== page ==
Due to these partnerships and the school’s emphasis on social justice, students will develop the confidence necessary to become creative thinkers who take an active part in shaping their educational experience. Students will see themselves as civic participants, critical readers, proactive problem solvers, original thinkers, generous collaborators, and lifelong learners.
Students will have three “design times” each week when they can focus on creating instead of taking traditional classes, giving them space and time to develop projects that can serve as portfolio pieces for college admissions or job interviews. Students can also engage in extra-curricular activities, like joining existing clubs at school or proposing their ideas for new clubs.
The school will offer a selection of Advanced Placement courses for qualified students. In addition, College Now courses that can earn college credit will also be provided at this location. Furthermore, local organizations will partner with this school to provide internship and apprenticeship opportunities.
What is the School’s Mission?
Educators should seek input from all members of their school community when creating a mission statement. While it can be easy for administrators, teachers, and parents to become mired in their opinions of what should constitute the school’s mission statement, opening up discussion and feedback will result in better buy-in from stakeholders across all sectors. It will also enable educators to hear what students — current or past — care deeply about and incorporate this passion into daily operations at school.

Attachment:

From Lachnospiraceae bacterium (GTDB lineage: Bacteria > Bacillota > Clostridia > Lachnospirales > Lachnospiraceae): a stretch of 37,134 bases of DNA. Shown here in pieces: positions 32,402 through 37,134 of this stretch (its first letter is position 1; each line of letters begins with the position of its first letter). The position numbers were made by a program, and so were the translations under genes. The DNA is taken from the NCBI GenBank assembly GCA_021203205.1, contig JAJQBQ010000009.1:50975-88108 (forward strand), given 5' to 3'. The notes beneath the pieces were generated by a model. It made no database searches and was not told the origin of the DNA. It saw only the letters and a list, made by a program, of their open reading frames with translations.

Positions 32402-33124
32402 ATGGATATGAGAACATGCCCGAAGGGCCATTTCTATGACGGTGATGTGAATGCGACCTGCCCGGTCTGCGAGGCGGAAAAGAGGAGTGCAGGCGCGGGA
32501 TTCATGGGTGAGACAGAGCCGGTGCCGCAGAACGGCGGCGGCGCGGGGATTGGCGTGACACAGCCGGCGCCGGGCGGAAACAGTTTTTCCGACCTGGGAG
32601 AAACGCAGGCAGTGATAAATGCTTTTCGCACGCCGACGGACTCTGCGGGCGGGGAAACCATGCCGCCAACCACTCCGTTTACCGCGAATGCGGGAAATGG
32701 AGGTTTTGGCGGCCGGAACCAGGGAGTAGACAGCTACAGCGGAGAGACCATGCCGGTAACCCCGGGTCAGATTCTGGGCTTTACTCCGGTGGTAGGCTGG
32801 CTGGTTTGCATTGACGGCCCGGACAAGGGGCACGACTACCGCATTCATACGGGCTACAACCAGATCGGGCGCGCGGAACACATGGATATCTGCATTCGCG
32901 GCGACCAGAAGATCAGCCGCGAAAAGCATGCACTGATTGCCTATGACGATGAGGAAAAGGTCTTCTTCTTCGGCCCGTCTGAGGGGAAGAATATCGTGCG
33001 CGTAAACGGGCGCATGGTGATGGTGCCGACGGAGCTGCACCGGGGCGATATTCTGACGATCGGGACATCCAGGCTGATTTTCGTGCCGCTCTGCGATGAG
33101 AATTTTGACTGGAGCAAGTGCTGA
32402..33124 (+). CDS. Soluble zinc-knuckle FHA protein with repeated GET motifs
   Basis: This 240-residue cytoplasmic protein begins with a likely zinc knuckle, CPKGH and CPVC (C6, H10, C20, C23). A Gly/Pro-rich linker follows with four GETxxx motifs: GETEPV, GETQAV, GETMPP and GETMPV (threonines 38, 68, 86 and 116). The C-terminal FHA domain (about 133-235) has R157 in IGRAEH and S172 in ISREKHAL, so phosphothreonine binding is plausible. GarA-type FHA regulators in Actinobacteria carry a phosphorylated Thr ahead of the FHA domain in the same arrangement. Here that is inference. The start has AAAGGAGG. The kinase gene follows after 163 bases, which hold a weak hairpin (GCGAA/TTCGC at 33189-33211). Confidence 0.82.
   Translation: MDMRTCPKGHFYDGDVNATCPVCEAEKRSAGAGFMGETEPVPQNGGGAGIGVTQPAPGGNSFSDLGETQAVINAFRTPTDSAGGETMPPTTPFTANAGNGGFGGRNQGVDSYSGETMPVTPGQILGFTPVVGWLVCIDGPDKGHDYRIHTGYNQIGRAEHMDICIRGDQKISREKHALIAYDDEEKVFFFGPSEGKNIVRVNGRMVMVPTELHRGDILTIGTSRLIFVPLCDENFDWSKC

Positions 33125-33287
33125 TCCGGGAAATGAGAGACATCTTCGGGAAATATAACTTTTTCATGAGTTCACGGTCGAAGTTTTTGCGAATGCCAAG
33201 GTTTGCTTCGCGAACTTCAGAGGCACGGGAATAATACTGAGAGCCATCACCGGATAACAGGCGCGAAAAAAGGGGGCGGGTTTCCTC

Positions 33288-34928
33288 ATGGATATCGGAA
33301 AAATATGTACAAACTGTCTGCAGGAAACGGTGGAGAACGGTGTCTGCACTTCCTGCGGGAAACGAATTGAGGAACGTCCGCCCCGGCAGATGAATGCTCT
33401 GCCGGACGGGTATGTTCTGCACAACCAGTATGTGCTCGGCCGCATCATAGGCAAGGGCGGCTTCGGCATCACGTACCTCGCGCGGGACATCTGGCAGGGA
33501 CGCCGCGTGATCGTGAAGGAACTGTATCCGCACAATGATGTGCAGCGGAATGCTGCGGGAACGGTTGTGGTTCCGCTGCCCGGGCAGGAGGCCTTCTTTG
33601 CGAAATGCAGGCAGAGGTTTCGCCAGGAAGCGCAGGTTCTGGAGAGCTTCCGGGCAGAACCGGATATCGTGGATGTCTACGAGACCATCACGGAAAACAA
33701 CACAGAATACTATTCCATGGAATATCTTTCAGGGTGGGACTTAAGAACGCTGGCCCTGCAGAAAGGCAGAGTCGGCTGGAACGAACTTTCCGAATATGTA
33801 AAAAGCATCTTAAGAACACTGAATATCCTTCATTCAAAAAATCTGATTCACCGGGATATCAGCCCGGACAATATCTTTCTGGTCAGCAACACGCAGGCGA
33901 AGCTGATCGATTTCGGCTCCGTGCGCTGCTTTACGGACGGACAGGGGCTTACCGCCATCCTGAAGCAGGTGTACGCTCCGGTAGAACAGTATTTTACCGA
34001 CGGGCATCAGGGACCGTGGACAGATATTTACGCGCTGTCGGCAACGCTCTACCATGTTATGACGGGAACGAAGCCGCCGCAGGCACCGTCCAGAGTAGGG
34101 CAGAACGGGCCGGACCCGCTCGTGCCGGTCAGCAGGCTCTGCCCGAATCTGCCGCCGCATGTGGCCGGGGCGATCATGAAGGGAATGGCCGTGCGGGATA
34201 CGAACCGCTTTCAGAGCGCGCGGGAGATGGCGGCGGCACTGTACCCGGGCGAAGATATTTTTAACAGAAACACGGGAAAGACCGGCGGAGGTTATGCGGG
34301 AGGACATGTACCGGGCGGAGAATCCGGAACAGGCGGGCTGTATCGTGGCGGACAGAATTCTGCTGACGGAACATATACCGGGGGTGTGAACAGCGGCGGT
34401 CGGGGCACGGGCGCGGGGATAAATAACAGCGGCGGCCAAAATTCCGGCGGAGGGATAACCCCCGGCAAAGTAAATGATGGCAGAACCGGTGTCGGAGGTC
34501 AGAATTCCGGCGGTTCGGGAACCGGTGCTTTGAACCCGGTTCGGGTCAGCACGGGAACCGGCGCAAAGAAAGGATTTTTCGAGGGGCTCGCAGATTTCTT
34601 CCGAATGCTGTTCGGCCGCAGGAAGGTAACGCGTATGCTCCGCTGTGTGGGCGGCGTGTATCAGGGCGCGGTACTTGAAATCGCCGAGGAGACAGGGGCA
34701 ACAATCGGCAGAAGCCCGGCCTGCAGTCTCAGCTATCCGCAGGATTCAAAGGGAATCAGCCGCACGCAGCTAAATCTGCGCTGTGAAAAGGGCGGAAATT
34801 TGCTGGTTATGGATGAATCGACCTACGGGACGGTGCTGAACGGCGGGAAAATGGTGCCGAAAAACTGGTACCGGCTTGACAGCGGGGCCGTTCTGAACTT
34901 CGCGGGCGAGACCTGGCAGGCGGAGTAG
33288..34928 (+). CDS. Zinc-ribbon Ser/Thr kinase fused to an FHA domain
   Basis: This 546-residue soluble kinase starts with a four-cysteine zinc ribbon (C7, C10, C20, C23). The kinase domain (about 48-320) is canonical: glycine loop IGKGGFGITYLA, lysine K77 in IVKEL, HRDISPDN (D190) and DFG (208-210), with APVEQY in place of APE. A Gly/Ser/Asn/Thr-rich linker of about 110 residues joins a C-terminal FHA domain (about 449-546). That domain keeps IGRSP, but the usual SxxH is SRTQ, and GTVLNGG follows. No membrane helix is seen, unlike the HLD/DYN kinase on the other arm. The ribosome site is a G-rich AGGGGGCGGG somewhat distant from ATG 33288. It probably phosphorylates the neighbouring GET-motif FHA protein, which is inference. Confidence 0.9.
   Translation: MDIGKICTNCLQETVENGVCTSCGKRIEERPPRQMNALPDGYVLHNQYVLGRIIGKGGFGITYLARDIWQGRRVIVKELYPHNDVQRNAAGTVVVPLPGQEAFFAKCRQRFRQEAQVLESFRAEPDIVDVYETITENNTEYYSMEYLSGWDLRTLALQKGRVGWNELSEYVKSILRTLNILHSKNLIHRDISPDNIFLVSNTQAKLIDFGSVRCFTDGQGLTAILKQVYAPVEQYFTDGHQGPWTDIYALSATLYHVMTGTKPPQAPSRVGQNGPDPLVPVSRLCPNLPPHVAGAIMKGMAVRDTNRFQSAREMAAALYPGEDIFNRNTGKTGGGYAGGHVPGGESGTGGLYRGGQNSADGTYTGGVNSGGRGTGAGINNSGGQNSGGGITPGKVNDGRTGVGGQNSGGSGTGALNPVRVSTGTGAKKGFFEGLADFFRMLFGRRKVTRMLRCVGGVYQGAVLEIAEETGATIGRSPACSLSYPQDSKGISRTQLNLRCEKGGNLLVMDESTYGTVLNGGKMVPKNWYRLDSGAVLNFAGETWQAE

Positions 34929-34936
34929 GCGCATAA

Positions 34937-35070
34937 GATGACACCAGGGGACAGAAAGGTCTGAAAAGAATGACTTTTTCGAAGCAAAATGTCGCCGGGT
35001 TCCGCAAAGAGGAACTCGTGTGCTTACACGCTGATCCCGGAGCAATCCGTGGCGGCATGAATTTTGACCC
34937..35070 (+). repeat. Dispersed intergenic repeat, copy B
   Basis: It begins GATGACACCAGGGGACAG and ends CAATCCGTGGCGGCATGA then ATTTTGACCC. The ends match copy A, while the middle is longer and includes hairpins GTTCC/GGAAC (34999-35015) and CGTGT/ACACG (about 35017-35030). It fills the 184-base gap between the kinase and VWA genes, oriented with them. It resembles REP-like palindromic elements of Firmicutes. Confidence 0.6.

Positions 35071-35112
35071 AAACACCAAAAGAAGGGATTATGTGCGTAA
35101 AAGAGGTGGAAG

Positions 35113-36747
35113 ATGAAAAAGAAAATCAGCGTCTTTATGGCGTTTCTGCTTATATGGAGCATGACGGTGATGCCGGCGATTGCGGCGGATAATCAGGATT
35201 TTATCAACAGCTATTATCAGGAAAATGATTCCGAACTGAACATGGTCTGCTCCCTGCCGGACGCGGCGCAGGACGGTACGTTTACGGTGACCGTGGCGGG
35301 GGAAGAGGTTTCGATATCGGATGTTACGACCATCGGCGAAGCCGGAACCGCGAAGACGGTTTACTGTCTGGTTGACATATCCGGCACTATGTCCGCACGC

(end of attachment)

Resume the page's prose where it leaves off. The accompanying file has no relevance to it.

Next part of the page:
Design Works High School (DWHS) is an example of a school living up to its mission statement. Established by Bank Street College of Education and Pratt Institute, it opened this fall in downtown Brooklyn with 90 ninth-graders enrolled. Through DWHS’ mission-driven education model, it aims to prepare its students as socially aware design professionals who solve real issues in their communities and foster more equitable environments for everyone.
Students will achieve this through hands-on, collaborative projects that engage them in real-life experiences. Students will develop project management skills while working with industry and community partners as they gain internships or apprenticeships through Bank Street’s developmental-interaction framework – giving students authentic learning experiences tied directly back into their real lives – focusing on either art equity, tech equity, or housing equity career tracks as they acquire these new abilities.
Core values at our school include creating a safe and supportive community, engaging in rigorous academic challenges, and planning for future success. These goals will be implemented in the classroom through student-centric learning practices and an emphasis on taking personal responsibility for one’s growth. Students will develop into creative thinkers, critical readers, proactive problem solvers, original thinkers, and generous collaborators while becoming lifelong learners. To meet these goals, the school offers its students a selection of extracurricular and after-school activities at no or low cost; these may include Advanced Placement courses, college preparation programs from Pratt and its partners, after-school clubs that they may opt into, and many others.